Monday, June 20, 2016

Fantastic Ferns








Ferns are possibly the oldest plants known to Earth, with the first of this family appearing eons ago in water settings. It took 60 million years for them to leave water to appear in marshlands and many more eons for them begin life standing upright on land. They were on land long before the dinosaurs, making them unbelievably ancient and by the time trees began to flourish, ferns already occupied the forest floor.


Ferns are specialists in adapting to marginal habitats, often succeeding in places where environmental factors limit the success of flowering plants. They may be seen growing in moist shady woodland nooks, remote mountain elevations, dry desert rock faces, bodies of water, or in open fields.


Since the fern is flowerless, reproducing has adapted by producing feathery or leafy fronds which release spores from their undersides. *A spore is a unit of reproduction arising out of a single organism and is used as a mechanism for survival in unfavorable conditions. Ferns also have a self sustainable vascular system for the transport of water and nutrients so they are not as over-simplified as they may appear.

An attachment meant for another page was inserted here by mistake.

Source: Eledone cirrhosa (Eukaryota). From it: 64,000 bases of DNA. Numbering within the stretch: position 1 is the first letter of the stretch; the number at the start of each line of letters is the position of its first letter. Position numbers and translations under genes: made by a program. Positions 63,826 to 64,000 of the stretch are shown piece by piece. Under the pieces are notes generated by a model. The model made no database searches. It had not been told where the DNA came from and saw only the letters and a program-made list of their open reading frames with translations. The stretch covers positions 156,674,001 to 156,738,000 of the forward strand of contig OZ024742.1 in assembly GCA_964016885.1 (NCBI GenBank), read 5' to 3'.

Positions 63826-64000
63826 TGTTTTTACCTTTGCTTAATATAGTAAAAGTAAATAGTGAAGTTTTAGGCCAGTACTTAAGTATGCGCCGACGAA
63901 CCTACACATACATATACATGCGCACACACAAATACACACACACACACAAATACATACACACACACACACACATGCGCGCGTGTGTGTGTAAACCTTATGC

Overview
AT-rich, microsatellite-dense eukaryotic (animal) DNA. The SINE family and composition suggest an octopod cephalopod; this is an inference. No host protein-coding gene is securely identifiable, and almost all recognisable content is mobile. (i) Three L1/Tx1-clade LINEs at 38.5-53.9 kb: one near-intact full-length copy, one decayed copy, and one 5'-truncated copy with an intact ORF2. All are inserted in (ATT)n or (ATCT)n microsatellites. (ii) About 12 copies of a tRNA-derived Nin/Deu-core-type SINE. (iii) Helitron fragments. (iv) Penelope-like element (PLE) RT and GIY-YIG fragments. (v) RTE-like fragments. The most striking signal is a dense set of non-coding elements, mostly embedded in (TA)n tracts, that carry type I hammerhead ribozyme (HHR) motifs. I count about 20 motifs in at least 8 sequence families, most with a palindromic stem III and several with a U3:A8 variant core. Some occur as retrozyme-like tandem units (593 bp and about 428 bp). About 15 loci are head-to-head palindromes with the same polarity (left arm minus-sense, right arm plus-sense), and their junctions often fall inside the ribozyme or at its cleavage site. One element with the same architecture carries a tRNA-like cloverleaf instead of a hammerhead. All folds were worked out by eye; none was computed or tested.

Naturally Ferns figure in folklore with legends about mythical flowers or seeds. In Slavic folklore ferns are believed to bloom once a year during a Mid-Summer night and one who comes upon a 'fern flower' is thought to be guaranteed happiness and riches for the duration of their life. Finnish tradition holds that one who finds and holds the 'seed' of a fern in bloom on Midsummer night will be able to astral) travel to the location where an eternally blazing 'Will o' the wisp' marks the spot of hidden treasure. This spot is protected by a spell that denies access to anyone but the seed bearer, who alone knows of the location.




Among the Native American culture ferns were eaten as greens, boiled into herbal teas, and woven into mats.  Different species were used to treat everything from digestive problems to arthritis and childbirth pains. Virginia moonwort, a type of fern known as 'rattlesnake masterpiece,' was said to cure snakebites and placing it about ones dwelling was said to ward off snakes. Australian Aboriginals used tree ferns to construct dwellings and when dry they harden to the strength of light weight lumber.


Recently there has been a horticultural effort to introduce unknown ferns to gardeners everywhere and this lovely gal is one of them... she made her way into my kitchen this spring and makes me smile everyday.


*Photo: Twisted Lipstick Fern